Iowans continue to deal with the aftermath of the ferocious derecho storm that roared across the Midwest on Monday.
The storm, with straight-line winds that reached nearly 100 mph in parts of Iowa, swept across Nebraska, Iowa, Illinois, Indiana, Wisconsin and Michigan before losing steam.
There have been three confirmed deaths related to the storm in Iowa. One other person was killed in Indiana.
As of midday Friday, some 140,000 customers remained without power in Iowa, according to poweroutage.us. Another 60,000 were without power in Illinois.
Iowa will submit its application for a federal disaster declaration on Monday, and Iowans should have power fully restored by Tuesday, Gov. Kim Reynolds said Friday.
Her comments came as she provided updates on the state’s response in Cedar Rapids, where thousands of residents are still coping with the aftermath of Monday’s derecho.
“I want Cedar Rapids and Linn County, and all those that have been impacted by this national disaster, to know that the entire state of Iowa stands with you,” she said. She said she has already spoken to President Donald Trump and Vice President Mike Pence about the need for help and is hopeful the disaster application will be approved quickly.
Cedar Rapids was the state’s hardest-hit city, where officials said Thursday the damage left by Monday’s derecho was more extensive than the 2008 flood that destroyed much of its downtown.
Reynolds said 100 engineers with the Iowa National Guard had mobilized in Cedar Rapids, and the state is working on setting up cooling shelters and charging stations.
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The straight-line winds that toppled trees and power lines across much of Iowa was “unlike anything our company has ever seen,” Alliant Energy spokesman Mike Wagner said. Hundreds of workers were assessing damage and clearing trees that have blocked roads and power lines, he said.
A spokesman for ITC Midwest – which maintains much of the transmission infrastructure for Alliant and other utilities – said Monday’s derecho caused the worst damage to transmission lines in the company’s history, the Cedar Rapids Gazette said.
Cedar Rapids city manager Jeff Pomeranz said the storm touched every square mile of the city of 133,000 people, destroyed thousands of trees, damaged homes and businesses and prompted a record number of calls for emergency assistance. He said hospitals were also overwhelmed with emergency room visits by those injured or in need of other medical treatment.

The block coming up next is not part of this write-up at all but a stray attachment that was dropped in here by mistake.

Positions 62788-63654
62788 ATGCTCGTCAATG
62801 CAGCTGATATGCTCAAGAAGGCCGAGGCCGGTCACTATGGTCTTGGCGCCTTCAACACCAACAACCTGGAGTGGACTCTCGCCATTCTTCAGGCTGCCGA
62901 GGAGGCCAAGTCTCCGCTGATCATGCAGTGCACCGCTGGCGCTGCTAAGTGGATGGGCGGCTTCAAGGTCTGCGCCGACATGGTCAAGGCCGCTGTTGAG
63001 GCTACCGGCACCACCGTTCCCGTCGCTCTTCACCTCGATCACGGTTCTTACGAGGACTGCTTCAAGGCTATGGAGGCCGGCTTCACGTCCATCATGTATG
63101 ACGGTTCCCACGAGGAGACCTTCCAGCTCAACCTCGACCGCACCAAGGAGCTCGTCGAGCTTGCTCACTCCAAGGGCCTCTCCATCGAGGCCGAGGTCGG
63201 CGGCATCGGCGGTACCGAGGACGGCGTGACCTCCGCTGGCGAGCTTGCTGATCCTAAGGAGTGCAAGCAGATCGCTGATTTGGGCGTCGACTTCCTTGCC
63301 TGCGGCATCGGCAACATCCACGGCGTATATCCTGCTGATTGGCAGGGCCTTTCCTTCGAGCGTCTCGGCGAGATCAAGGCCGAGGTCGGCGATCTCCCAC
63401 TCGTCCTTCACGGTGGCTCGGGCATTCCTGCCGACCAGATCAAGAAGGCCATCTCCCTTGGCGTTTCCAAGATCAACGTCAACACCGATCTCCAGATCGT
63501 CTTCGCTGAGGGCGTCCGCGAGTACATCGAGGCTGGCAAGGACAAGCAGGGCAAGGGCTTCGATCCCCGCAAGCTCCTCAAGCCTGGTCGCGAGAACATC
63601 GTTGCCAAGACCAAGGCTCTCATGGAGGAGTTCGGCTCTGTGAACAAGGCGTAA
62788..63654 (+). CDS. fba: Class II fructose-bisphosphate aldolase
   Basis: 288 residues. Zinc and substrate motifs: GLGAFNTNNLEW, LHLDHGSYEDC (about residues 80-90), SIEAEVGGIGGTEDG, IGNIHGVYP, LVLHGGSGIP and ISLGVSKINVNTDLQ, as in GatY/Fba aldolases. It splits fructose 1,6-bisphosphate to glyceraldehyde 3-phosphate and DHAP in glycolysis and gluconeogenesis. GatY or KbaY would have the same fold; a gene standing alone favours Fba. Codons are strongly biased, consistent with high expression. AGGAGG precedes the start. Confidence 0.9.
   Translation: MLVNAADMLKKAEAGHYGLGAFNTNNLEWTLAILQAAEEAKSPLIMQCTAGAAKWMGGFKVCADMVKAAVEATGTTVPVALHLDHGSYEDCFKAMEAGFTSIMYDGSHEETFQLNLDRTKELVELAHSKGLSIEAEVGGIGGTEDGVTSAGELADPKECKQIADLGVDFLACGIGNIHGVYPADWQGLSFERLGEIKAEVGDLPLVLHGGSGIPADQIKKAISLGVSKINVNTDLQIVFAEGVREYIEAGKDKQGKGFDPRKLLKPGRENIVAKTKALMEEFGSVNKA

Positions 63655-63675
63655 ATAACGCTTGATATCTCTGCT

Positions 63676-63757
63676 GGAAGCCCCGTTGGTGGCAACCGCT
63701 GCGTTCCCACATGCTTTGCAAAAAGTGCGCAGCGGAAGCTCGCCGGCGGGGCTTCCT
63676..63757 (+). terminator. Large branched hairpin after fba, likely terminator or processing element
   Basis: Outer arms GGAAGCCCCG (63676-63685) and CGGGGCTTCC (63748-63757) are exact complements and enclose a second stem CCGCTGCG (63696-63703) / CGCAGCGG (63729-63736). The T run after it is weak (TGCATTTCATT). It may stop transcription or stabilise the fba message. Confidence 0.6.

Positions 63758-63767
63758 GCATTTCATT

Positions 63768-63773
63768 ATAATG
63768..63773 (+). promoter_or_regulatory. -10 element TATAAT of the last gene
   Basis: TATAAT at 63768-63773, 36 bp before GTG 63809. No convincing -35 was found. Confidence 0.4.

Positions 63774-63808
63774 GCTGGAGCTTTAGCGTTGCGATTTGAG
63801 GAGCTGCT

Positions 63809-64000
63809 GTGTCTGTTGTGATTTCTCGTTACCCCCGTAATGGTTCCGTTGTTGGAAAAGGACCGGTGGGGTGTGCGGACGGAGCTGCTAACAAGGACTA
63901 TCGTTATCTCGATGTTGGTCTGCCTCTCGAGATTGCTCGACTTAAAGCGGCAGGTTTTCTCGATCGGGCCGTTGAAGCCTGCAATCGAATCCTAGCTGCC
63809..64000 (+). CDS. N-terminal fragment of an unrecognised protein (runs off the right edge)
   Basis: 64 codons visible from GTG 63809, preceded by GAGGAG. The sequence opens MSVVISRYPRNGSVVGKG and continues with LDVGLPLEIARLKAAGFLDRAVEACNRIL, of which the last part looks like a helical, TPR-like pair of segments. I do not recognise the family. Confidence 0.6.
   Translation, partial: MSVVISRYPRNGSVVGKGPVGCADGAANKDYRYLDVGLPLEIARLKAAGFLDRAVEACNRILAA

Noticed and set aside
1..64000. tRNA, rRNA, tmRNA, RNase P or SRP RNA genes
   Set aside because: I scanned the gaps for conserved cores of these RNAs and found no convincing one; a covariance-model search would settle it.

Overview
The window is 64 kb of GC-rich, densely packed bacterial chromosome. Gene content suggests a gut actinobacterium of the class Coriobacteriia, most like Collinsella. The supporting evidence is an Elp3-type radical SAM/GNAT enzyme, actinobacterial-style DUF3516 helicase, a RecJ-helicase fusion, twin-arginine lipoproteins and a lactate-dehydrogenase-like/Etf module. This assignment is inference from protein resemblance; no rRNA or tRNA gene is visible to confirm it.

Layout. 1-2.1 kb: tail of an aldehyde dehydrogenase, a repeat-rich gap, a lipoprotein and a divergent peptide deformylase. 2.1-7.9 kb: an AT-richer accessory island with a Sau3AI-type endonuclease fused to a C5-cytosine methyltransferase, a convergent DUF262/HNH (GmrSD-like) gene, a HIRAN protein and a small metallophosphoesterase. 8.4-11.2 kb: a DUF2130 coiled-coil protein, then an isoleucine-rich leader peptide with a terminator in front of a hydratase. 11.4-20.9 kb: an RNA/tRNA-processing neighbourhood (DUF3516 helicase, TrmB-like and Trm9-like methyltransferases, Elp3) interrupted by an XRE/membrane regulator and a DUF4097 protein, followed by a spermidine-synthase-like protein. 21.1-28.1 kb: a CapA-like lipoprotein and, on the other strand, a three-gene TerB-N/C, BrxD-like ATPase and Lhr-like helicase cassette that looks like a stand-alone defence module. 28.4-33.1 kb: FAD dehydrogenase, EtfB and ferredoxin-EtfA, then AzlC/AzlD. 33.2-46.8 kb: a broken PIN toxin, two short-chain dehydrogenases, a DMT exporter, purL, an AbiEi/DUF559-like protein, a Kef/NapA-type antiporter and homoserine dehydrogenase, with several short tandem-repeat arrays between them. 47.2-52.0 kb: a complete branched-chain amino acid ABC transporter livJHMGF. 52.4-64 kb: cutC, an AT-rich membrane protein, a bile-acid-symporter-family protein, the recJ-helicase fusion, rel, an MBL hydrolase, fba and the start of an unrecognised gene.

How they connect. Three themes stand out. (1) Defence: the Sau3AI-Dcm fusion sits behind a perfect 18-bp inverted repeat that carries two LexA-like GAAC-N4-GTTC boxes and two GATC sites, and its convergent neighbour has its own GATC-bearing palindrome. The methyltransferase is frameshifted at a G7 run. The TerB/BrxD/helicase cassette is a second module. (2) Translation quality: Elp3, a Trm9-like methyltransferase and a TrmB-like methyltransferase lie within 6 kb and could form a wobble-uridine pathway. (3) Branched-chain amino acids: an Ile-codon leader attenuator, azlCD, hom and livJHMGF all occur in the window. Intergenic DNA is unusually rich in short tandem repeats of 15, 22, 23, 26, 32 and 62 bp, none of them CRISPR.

“This is a disaster that we have never seen before. It is something that was essentially like a hurricane coming through the Midwest” without advance notice, said U.S. Rep. Abby Finkenauer, a Democrat who represents Cedar Rapids in Congress.
Several residents and a major labor union had criticized Reynolds for not moving faster to provide aid after Monday’s storm.
“Everybody is doing the best they can,” Reynolds said at the news conference in Cedar Rapids.
Several residents said they were struggling to meet their basic needs and growing increasingly frustrated.
Across Iowa, the storm also hit about 10 million acres of crops, Gov. Reynolds said earlier this week. The Iowa Department of Agriculture said the storm affected roughly a third of the state, which grows about 32 million acres of corn, soybeans and other crops.
During a news conference Tuesday, Reynolds said farmers have told her the damage “has just been devastating … they have never seen anything like this.”
Reynolds has declared 23 counties disaster areas, making them eligible for state aid.
Fortunately, although some severe weather is possible in portions of Iowa on Friday afternoon and evening, there is no forecast of another derecho, which is a very rare weather event. And good weather is in the forecast after Friday: “After clouds clear Saturday, ample sunshine, seasonable and mainly dry conditions will prevail into early next week,” the National Weather Service in Des Moines said.
Contributing: The Des Moines Register; The Associated Press
This article originally appeared on USA TODAY: Derecho, Iowa: 200K powerless, 4 dead from Monday hurricane-like storm